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BBC's h2g2 Goes Mobile - Again 80

Posted by timothy
from the as-well-it-ought dept.
zaktheduck writes "According to a recent press release, in anticipation of the new movie and the h2g2 website's sixth birthday, the BBC have relaunched the long-shelved h2g2 Mobile service. The new version of the popular community website allows access to the 7000+ and growing edited guide entries from PDAs, and smartphones. H2g2 had a WAP service back in 2001, aptly named "h2g2 on the Move", but was cancelled when the company faced financial trouble and was purchased by the BBC. Here's a copy of the old promotion page for the service."
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BBC's h2g2 Goes Mobile - Again

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  • by Anonymous Coward on Wednesday April 13, 2005 @07:01AM (#12221864)
    h2g2 could have been great, but Wikipedia and e2 have it beat both in size and content quality. 7000 entries is nothing.
  • by Ford Prefect (8777) on Wednesday April 13, 2005 @07:07AM (#12221878) Homepage
    h2g2 could have been great, but Wikipedia and e2 have it beat both in size and content quality. 7000 entries is nothing.

    So should I throw away all my reference books and keep just one encyclopaedia?

  • by Tekgno (321071) on Wednesday April 13, 2005 @07:12AM (#12221893)
    Feel free to educate me but I wasn't aware Wikipedia and e2 had readily available mobile access.
  • Useful for hhgg2xml (Score:5, Interesting)

    by Jaffa (7714) on Wednesday April 13, 2005 @07:22AM (#12221928) Homepage
    Interesting. This could be useful for my own hhgg2xml [bleb.org] converts H2G2 articles into a variety of formats, including XML and TomeRaider - which is useful for carrying it around with you on a PDA without network access.

    I'll have to look more closely at this new version to see if it can be parsed more easily.

  • Re:eehm... (Score:1, Interesting)

    by Anonymous Coward on Wednesday April 13, 2005 @08:01AM (#12222104)
    Wiki actually covers the "Harmless" entry at the bottom.

    Actually, I believe Douglas Adams would have really liked what the Wiki has become. His books were meant to be funny, but in no way were they an indication that he did not have a very intelligent and serious side. This would be evident to anyone who had ever read anything he wrote that wasn't fiction.
  • Re:eehm... (Score:2, Interesting)

    by l*barbs (872527) <lukeNO@SPAMoxwebs.co.uk> on Wednesday April 13, 2005 @08:38AM (#12222256) Homepage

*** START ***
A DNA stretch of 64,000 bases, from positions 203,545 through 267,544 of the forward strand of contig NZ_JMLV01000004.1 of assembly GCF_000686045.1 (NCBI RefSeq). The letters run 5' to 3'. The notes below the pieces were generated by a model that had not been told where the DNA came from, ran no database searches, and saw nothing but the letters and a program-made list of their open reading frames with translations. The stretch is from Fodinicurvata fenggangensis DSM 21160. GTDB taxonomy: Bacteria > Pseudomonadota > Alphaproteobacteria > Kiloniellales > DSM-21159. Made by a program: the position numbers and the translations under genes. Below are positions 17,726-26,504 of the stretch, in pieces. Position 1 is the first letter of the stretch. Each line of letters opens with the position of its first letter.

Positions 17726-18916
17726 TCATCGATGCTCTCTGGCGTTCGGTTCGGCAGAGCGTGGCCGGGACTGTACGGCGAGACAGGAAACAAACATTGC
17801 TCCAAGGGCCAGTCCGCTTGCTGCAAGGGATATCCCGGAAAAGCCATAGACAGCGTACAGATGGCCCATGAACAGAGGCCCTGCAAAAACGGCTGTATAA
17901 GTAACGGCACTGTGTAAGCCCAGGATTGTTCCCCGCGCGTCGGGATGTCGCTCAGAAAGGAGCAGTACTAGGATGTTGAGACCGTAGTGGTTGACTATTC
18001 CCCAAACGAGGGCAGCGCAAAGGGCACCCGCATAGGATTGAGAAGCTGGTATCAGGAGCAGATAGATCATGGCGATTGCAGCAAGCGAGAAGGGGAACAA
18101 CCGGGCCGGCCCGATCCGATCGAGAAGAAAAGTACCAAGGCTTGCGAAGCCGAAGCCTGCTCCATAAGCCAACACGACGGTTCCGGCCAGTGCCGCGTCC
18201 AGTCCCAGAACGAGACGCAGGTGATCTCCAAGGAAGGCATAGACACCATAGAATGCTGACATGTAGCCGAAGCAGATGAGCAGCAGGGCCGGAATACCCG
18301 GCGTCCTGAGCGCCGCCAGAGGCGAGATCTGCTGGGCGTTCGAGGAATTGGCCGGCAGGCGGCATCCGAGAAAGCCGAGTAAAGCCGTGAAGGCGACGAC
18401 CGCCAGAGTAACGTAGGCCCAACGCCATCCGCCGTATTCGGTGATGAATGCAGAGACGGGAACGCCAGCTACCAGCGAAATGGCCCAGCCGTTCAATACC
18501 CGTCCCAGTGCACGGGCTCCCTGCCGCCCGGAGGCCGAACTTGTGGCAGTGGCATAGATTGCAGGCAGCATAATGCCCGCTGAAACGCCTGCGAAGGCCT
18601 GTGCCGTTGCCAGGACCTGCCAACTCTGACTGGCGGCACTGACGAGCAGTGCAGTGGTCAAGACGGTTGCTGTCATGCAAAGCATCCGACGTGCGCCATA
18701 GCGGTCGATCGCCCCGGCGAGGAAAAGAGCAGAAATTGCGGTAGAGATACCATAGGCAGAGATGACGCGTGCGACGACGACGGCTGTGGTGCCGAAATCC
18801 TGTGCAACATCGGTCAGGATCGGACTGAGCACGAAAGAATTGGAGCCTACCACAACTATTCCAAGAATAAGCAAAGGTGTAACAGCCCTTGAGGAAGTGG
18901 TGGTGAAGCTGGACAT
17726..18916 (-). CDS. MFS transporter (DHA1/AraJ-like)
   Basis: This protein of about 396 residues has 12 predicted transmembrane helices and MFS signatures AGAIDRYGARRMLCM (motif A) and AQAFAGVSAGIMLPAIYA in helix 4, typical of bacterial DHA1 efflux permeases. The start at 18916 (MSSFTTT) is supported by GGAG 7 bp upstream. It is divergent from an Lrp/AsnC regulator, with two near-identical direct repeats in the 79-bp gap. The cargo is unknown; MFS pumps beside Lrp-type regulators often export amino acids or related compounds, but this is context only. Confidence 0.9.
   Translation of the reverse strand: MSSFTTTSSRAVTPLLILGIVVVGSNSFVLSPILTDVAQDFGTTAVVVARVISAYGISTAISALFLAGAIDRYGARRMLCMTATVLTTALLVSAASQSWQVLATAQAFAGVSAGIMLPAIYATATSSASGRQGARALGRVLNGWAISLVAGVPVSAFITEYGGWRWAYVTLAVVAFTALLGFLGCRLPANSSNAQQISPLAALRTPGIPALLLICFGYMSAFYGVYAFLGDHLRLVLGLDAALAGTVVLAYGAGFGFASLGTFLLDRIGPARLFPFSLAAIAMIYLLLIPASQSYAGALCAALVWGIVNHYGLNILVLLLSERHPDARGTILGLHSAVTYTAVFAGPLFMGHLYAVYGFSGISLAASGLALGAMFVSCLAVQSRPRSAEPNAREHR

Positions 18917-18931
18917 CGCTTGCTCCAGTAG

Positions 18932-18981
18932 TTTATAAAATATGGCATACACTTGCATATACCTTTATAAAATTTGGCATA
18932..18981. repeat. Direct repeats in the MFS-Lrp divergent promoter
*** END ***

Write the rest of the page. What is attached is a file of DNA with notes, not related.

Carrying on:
As far as I know douglas had invisaged an encyclopedia that anyone could contribute to thus making it accuurate and up-to-date. Both wikie and h2g2 sprung from this idea. Eath my have been considered "Harmless" to begin with, but if HHG2G had been 'open-source' this would have been ammended by some carbon-based ape decendent!
  • by Anonymous Coward on Wednesday April 13, 2005 @08:52AM (#12222324)
    Wikitravel is probably closer to The HHGG than Wikipedia, as it's supposed to contain useful stuff about travelling. It's even got a Hitchhiking page! Quote from that page: "Always stay happy - even if people react nastily." On the Mobile access thing: Most of the world doesn't have mobile phone masts... And where will you recharge your phone in Eastern Siberia? At the moment nothing beats a good paper guide book for most of the world (especially if you need to start a camp fire).
  • by the right sock (160156) on Wednesday April 13, 2005 @10:20AM (#12222920)
    mobile.answers.com

    Answers.com queries wikipedia. I don't know if you get full article text, but it's great for quick lookups.

  • envisioned? (Score:1, Interesting)

    by Anonymous Coward on Wednesday April 13, 2005 @12:14PM (#12224072)
    Adams adapted already existing models of books with poorly-paid stringers to the HHG2G. He didn't invent it. Adams himself mentioned the Hitch-Hiker's Guide to Europe as his inspiration.

    Unlike Wikipedia, the HHG was edited by professionals. The lowest-level of professional, to be sure, but people who were paid at least slightly for doing it. And it was edited (poorly) before it was published.

    On a more practical note, the HHG seemed to have more specific info than Wikipedia, probably because the HHG is more geared toward travel. It's the difference between looking up the Louvre in an encyclopedia and Fodor's.

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